DONNACONA, QC, June 13, 2021 /CNW Telbec/ – The Union of Canadian Correctional Officers (UCCO-SACC-CSN) is calling on Correctional Service Canada to step up the fight against deliveries of packages to penitentiaries by drone, the efforts made thus far having proven insufficient. This morning, UCCO-SACC-CSN staged a realistic simulation of a drone delivery at Donnacona, Qc.
New radar systems
After years of repeated requests, Correctional Service Canada (CSC) will install advanced radar equipment to detect drones in the coming months. “The radar will allow for more effective detection of drones overflying penitentiaries, which is a step in the right direction,” says Frédérick Lebeau, Quebec Region President of UCCO-SACC-CSN. However, CSC is planning to install only five radar systems at the 49 federal institutions across the country. Donnacona is the only penitentiary in Quebec where radar is to be installed.
Furthermore, radar will solve only the detection side of the problem. “Once a drone is detected, how will we get our hands on the package before the inmates do?” asks Lebeau. Interception is essential to keep the contents of the packages out of the penitentiaries. “For now, CSC is dragging its feet: there have been preliminary discussions about securing cell windows and putting roofs over the prison yards, but nothing more. If no effort is made to intercept packages, the radar won’t do much good.”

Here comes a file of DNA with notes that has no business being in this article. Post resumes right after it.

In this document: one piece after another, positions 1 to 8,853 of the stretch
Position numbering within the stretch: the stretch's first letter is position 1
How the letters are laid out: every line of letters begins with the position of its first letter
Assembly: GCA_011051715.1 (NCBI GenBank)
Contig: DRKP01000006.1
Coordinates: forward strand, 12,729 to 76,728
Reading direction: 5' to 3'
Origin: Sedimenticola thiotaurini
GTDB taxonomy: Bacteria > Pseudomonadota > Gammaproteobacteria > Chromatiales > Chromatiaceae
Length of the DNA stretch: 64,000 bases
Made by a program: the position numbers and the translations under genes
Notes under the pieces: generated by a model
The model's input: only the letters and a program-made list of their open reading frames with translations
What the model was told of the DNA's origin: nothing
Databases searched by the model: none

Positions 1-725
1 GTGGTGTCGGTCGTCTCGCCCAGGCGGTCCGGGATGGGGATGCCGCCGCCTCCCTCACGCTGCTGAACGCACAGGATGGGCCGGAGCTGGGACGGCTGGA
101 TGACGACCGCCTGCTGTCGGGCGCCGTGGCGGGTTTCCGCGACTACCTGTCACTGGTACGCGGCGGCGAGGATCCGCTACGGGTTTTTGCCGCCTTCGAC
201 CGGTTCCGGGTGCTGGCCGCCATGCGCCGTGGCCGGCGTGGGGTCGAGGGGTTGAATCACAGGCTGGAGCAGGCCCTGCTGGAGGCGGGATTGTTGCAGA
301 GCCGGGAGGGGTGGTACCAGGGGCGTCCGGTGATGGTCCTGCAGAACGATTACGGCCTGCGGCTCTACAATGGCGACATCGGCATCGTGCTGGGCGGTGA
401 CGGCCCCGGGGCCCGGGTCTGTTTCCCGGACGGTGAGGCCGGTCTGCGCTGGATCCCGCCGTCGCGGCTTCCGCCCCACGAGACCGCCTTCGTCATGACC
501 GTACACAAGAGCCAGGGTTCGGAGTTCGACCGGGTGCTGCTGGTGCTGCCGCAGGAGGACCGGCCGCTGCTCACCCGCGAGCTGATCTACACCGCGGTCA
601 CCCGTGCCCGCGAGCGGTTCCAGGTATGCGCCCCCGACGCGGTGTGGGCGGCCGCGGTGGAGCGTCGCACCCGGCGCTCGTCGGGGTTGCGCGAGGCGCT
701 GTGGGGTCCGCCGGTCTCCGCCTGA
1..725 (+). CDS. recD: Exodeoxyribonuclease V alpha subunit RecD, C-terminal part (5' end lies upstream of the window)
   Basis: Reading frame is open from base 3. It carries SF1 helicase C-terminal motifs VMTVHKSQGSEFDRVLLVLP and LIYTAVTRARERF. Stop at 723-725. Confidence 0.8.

Correctional officers are also demanding expedited installation of body scanners at all penitentiaries. “Once inmates have the illicit items in their possession, they hide them wherever they can. Body scanners will enable us to seize these items.” Parliament passed Bill C-83 in 2019, which provides for the installation of body scanners, but two years later, plans have yet to be finalized. Scanner pilot projects are supposed to be implemented at two penitentiaries, in Ontario and Alberta. “However, inmates will be able to choose whether or not to be scanned, which concerns us. We are waiting impatiently for the regulations that will spell out how the Act is to be applied. It is imperative that scanning be mandatory; otherwise, what purpose will the technology serve?”
Deliveries by drone are particularly frequent at the Donnacona Penitentiary and have been increasing in recent years. “There’s everything; drugs, weapons, cellphones, tobacco. It’s all worth a fortune on the inside.” The drugs and weapons are taking their toll on inmates and causing outbreaks of violence between inmates and against correctional officers. “The cellphones are used to communicate with the outside and arrange deliveries. The tobacco often causes inmates go into debt, which can have dire consequences.” In recent months, despite the ban on visits and the curfew, Donnacona correctional officers have intercepted an average of two packages per week. “That’s just the ones we see. There are all the deliveries that get past us.” During the month of May 2021, there were eight drug seizures, five weapons seizures, two alcohol seizures, four tobacco seizures and four cellphone seizures at Donnacona. “75% of this contraband was brought in by drones,” says Frédérick Lebeau.
SOURCE Union of Canadian Correctional Officers (UCCO-SACC-CSN)